The San Diego Rescue Mission opens its doors to just a few homeless women each evening. Although the facility is large and houses many men, only 50 women are allowed inside a very small area. It becomes a race, but one in which the competitors encourage one another. I spot one of the regulars sitting by the side of the road two blocks away from the doors of the mission. Ellen (not her real name) needs a wheelchair but stubbornly insists on using a cane.
I wave and discreetly massage my shoulders. She does not need to know how badly I am hurting.
I call out, “Hey, Ellen, how are you?”
“Hanging in there, Sue. You?” Her eyes are glazed.
“Doing fine so far.” I sit beside her and wipe the sweat from my brow. “When are you going to get a wheelchair?”
“Don’t need one. Got my eye on a walker, though.” She sighs. “Next month, when my SSI comes in, I’m gonna get it.”
“Have you taken anything today?” All I can offer is ibuprofen. It is buried deeply in my bag.
“Yeah, one of the other girls gave me something. She came back from the ER this afternoon with a whole bunch of stuff. I took a pain pill about an hour ago, and a muscle relaxant after that. Can’t feel any difference.”
Ellen laughs, a rusty croak that comes from one who has lived a hard life.
We’d met at this shelter one week ago. She was an old pro at the homeless game. I was a newbie.
“Where are you from?” Ellen had asked. Her voice was strong and jovial, not what I expected to hear in a place full of people at the bottom of the social ladder.
“Originally from Texas,” I replied.
I closed the distance between us and offered my hand. She took it and launched into an explanation of how the place worked.
“They let us in at 5:30 p.m., if there’s room. You’ll have a mattress and linens. You even get a meal and a shower, and clothes if you don’t have them. By 9:30 the lights go out and we try to sleep, if the mommies can keep their little ones quiet enough.”
“I have my own tent and sleeping bag,” I said. “I don’t want to be a burden. I’m just looking for a place out of the weather until I get my situation straightened out.”
Ellen looked at me with kindness, but her question was blunt. “What is your situation, if you don’t mind my asking?”
∗ ∗ ∗
I was raised in Grandfalls, Texas. 1980 Population: 661.
As a high school senior in 1985, I maintained a 4.0 GPA, earned the John Philip Sousa Award for music, and won several writing competitions. In my spare time I raised chickens and ducks, toting 50-pound feed bags and repairing pens as needed. I never asked for help. The chickens were as much mine as my grades or my music were. I’d been taught that you take care of your own business, but when you see someone a little worse off than you are, you reach out to help. That was West Texas in the 1980s.
My parents grew up in the Great Depression and believed that individuals are responsible for themselves. They had already seen the birth of three grandchildren by the time they brought me into the world on April 1, 1967. Daddy was nearing the age when he would have to retire, and money was always tight.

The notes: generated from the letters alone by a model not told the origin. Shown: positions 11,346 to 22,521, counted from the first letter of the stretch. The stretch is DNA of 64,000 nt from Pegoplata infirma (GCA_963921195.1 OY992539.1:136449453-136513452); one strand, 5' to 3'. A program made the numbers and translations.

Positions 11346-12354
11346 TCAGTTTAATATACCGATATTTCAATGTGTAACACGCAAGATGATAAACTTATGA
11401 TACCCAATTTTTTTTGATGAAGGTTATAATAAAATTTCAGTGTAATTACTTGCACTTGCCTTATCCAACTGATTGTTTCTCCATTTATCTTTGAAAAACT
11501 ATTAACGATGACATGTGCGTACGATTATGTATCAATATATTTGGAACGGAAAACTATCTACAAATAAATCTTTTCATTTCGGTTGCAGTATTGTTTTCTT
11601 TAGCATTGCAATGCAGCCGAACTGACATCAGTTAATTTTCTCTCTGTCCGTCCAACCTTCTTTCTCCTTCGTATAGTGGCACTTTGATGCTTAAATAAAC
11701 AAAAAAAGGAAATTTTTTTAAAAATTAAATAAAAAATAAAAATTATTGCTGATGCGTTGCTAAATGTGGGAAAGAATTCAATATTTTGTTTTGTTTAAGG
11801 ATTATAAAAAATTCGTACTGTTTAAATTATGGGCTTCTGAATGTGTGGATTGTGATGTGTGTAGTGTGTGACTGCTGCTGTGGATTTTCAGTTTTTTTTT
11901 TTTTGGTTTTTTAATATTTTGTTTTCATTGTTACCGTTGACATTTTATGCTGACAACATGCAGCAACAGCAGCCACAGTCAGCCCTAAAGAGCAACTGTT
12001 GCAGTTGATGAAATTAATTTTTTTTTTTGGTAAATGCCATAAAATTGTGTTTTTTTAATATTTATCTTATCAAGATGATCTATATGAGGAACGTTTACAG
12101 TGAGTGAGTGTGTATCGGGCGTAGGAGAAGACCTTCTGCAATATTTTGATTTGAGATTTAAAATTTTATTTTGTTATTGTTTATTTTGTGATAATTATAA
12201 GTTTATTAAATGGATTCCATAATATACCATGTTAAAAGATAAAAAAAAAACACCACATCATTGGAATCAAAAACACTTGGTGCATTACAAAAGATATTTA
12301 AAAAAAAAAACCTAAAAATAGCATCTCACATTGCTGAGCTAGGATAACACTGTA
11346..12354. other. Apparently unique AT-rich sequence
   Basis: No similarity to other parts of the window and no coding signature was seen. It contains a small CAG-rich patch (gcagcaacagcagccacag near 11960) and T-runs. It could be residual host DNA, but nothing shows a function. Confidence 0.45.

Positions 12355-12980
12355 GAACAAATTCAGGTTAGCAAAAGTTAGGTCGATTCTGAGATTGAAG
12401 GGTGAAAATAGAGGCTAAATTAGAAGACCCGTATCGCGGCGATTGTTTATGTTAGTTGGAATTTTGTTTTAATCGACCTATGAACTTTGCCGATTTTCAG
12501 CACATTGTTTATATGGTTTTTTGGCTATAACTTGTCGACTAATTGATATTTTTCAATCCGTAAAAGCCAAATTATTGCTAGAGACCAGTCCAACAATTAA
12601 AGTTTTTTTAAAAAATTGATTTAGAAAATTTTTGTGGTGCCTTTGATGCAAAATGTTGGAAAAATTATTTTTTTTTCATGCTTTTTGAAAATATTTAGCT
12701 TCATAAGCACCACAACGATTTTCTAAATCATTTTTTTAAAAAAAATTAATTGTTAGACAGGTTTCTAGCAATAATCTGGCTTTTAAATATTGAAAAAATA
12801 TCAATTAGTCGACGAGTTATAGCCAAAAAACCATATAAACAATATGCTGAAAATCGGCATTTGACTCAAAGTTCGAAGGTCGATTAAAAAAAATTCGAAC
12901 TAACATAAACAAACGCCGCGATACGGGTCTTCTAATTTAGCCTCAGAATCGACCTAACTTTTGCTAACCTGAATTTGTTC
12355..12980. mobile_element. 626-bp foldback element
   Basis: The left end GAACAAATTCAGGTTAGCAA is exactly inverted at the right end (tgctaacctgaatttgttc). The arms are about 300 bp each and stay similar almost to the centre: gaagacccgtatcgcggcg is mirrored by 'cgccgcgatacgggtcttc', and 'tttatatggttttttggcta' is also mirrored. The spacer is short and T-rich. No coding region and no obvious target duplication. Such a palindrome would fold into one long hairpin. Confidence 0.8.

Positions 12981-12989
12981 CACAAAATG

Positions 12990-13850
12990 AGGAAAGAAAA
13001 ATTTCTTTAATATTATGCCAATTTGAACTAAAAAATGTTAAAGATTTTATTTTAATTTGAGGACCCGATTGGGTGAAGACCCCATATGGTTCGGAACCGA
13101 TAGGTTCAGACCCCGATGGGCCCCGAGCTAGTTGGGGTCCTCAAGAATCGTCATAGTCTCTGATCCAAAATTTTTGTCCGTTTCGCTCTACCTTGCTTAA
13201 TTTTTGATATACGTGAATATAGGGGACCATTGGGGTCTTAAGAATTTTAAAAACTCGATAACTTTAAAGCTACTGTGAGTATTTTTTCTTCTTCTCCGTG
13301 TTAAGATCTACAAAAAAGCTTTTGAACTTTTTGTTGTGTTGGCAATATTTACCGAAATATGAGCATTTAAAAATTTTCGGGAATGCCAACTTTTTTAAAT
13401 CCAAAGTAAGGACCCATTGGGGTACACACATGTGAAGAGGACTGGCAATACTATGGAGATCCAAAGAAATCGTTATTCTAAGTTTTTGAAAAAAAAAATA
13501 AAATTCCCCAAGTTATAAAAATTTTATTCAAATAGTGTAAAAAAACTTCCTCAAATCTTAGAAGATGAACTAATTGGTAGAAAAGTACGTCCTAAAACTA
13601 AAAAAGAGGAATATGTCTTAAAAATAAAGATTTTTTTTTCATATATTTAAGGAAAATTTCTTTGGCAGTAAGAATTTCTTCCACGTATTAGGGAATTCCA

I grew up poor but never realized I was impoverished. We bought food in bulk and froze it. Daddy worked an average of 100 hours every week to save money for the 17-cubic-foot freezer. It took up half the garage, but that was not a problem. We only had one vehicle, and Daddy drove it to work seven days a week. Mother and I walked, whether we were going to the Laundromat or the grocery store. She pulled the handle of the little red wagon Daddy bought me for my fourth birthday. I brought up the rear, guarding the precious cargo of freshly washed laundry or two bags of groceries. On my watch we did not lose a single sock or potato. We didn’t have money for a second vehicle, and the idea of applying for a loan was out of the question.
“Don’t buy on credit,” Daddy would growl. “If you don’t have the money for it, you don’t need it.”
I didn’t get a pair of store-bought jeans until I was ten. Mother sewed all of my clothes. “Old-fashioned!” cried my schoolmates.
Mother shrugged when I cried about the teasing. She did not look at me while she stirred a pot of red beans on the stove.
“They can like it or they can lump it,” she said.
Daddy would just shake his head and order me to ignore it.
My parents had had relationship problems in the past, but they’d always worked it out. By the fall of my senior year the arguing stopped. There was no truce, no settling of differences. Daddy simply left. Mother and I were on our own and struggling to survive. It had been two decades since Mother had worked. Job opportunities for teenagers in Grandfalls included two months of swimming-pool duty for two lifeguards and one concession-stand manager, two part-time trash collectors for City Hall, and babysitting. The graduating class of 1985 was huge, with 19 seniors creating fierce competition for jobs.
Mother went to the school principal for assistance and was offered a job as a substitute teacher for $70 a week. It helped. We could pay the rent on a government-subsidized apartment and only dipped into my college savings account for food and utilities. The damage was done, however. Even with scholarships I would not be able to afford college. I was hurt, desperate, and more determined than before to escape. Then the Marine Corps recruiter marched into Grandfalls-Royalty High School, impressive in his dress blues. I fell for the pitch.